Thursday, August 20, 2009

Woolly Mammoth

"Hi, My name is Mike Carmichael and I live in Alexandria, Indiana with my wife Glenda. I'd like to tell you about Alexandria's only ROADSIDE ATTRACTION...the Worlds Largest Ball of Paint. Imagine an ordinary baseball... Now imagine that same baseball with over 19,100 coats of paint on it. Getting the picture? Good, because that's exactly what my wife, Glenda and I have done for the past 28 1/2 years. Now that ordinary baseball that once weighed less than one pound now weighs in around 1,700 pounds!"












Hmmmm, looks more like a deformed Malteser to me, or did Mike's surgeon save the testicle he removed during the cancer scare? This patient and determined couple's story can be found on their website: http://ballofpaint.freehosting.net/ because I wish you to know that I truly did not make the story up.

To be honest, I wish I had made it all up because it is so incomprehensible that an apparently normal-looking couple were prepared to do this for nearly 30 years and that they're proud of it. It doesn't say much for the town either, if this lumpy lovesack is the town's only attraction..... To be fair though, I'm not exactly covering myself in glory because you could also quite rightly ask just what in the hell I was doing that was so important and noble that let me to this item in the first place.

I don't know what 2009 is the Official year of (Twitter? Parsnips? Ugly animals people never visit at the zoo? The Ped Egg?) - but how about we put in a bid for the Year of Useful Hobbies. Ones that have a point and can be discussed with strangers at dinner parties without receiving pitying and bored looks.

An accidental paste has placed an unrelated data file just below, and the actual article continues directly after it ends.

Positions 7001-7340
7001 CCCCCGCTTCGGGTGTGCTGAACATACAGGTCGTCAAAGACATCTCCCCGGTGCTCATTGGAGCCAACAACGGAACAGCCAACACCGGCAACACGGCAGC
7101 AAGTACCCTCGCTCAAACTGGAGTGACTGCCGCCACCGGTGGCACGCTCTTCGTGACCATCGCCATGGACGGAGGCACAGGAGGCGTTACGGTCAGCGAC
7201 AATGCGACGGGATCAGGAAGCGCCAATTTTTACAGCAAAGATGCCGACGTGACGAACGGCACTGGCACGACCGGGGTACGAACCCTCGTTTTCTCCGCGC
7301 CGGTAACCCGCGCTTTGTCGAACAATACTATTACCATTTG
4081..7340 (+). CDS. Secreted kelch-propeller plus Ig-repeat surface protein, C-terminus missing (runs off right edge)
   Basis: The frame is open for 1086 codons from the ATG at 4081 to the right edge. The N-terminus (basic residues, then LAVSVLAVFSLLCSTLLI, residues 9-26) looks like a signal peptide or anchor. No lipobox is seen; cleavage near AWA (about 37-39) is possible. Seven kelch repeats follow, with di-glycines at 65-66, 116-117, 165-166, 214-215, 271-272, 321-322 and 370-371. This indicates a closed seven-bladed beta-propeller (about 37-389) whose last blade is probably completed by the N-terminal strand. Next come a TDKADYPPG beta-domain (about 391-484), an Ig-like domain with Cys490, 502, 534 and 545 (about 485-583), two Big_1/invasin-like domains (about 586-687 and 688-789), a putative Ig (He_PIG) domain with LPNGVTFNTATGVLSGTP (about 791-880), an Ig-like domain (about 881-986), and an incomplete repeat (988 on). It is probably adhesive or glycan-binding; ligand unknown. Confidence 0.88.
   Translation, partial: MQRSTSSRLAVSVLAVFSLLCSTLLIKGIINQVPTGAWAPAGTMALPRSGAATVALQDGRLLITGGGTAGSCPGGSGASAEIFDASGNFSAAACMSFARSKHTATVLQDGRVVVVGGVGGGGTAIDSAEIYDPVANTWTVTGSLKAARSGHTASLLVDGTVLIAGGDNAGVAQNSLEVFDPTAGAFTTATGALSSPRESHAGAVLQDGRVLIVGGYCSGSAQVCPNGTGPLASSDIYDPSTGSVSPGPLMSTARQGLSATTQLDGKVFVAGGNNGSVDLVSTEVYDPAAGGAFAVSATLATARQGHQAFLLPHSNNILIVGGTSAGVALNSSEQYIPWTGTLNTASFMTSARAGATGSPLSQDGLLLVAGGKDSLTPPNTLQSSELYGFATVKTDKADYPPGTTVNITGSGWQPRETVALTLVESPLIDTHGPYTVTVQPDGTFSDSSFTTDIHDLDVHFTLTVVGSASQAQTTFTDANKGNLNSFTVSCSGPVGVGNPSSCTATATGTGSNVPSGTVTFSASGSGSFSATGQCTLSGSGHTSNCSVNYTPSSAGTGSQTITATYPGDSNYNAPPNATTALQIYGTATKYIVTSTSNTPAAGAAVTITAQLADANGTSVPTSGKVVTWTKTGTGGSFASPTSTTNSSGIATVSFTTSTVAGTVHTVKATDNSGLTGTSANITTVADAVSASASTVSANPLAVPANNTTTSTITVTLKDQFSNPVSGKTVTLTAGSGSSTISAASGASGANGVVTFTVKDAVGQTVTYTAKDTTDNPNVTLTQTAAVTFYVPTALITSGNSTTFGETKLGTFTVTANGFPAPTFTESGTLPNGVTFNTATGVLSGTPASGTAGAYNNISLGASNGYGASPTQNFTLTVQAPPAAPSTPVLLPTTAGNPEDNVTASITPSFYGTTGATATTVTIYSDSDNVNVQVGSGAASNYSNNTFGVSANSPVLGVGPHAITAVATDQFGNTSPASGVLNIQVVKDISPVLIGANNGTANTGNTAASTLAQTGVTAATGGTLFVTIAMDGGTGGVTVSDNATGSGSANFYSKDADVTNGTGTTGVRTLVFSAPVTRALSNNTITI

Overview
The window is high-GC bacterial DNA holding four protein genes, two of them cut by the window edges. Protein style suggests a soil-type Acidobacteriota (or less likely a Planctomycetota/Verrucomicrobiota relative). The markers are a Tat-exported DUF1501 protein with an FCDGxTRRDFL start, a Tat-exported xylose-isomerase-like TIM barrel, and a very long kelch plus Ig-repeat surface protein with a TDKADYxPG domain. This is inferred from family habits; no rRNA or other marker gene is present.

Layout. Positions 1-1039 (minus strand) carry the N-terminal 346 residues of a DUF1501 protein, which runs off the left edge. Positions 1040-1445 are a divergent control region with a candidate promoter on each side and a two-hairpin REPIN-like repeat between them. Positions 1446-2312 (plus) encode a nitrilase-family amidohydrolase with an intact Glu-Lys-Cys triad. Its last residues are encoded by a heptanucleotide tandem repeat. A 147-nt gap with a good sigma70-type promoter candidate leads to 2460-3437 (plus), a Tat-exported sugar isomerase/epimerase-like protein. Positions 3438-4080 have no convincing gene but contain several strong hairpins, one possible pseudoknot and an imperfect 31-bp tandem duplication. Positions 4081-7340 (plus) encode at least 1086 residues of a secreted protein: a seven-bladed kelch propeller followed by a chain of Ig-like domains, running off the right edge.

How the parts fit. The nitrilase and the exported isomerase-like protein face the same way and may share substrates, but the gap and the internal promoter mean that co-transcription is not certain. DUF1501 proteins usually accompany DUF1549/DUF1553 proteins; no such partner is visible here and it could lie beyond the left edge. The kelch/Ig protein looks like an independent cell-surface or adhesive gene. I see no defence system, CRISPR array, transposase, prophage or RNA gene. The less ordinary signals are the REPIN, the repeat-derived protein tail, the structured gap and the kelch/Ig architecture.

My guilt is probably as strong as the paintball people because my unofficial hobby is knitting. No, nothing fanc - all I can do is the basic loopy, crinkled stitch (the name of which escapes me) that my grandmother taught me when I was nine and even then, have only ever been able to knit rows. Scarves aplenty, but thanks to the stitches I dropped the end product was vastly tapered at one end so that it resembled a triangle that had been on the rack and then peppered with bullet holes.

These days I'm trying to put my sheltered-workshop knitting skills to some good use by knitting long scarves that have seven individually coloured segments that are 45 stitches wide and 40 rows long. Mum then gathers seven of these Tom Bakers, sews them up and gives them to the mens' homeless shelter for use in their hostels and as 'sorry, the inn is full, here's some bedding consolation prizes.

I've been bidding for and buying balls of wool on e-bay. Yeah, I know: it's hardly as scintillating as Beatles memorabilia, signed first editions of The Hitchhikers' Guide to the Galaxy or toast shaped like Elvis, but it's a way of getting cheap, cast-off yarn in dark, manly colours that hide all kinds of grass, beer, chewing gum and boot stains.

It also means that it's easy enough to do it in front of the telly and convince myself that no, just because I'm wearing elasticated tracksuit pants, ugg boots and am slouching on the lounge sucking squares of chocolate in front of 'The Big Bang Theory' I'm not a sloth; far from it. I'm knitting for charity. The sad thing is, my dinner party companion I'm regaling this to has normally sculled their third glass of sauv blanc by then and is nodding inanely, not realising that it takes me until Spring to knit enough scarves for one measly blanket.....

The shame of my remedial recreational abilities doesn't stop there. I also like to read through home design, food and womens' magazines, soaking up every glossy page and earmarking those take my fancy - recipes, home renovation ideas, decor, photos etc. Some I've used for home-made greeting cards that, quite frankly, haven't sold all that well, not even to the reception kids with snot trails leading to their lips at the school fete. It would probably make the local childcare centre really happy if I just dumped my crummy cuttings in their playroom with some curved-end scissors and pots of library paste and got the toddlers to go for it. Chances are their cards would be more successful too.....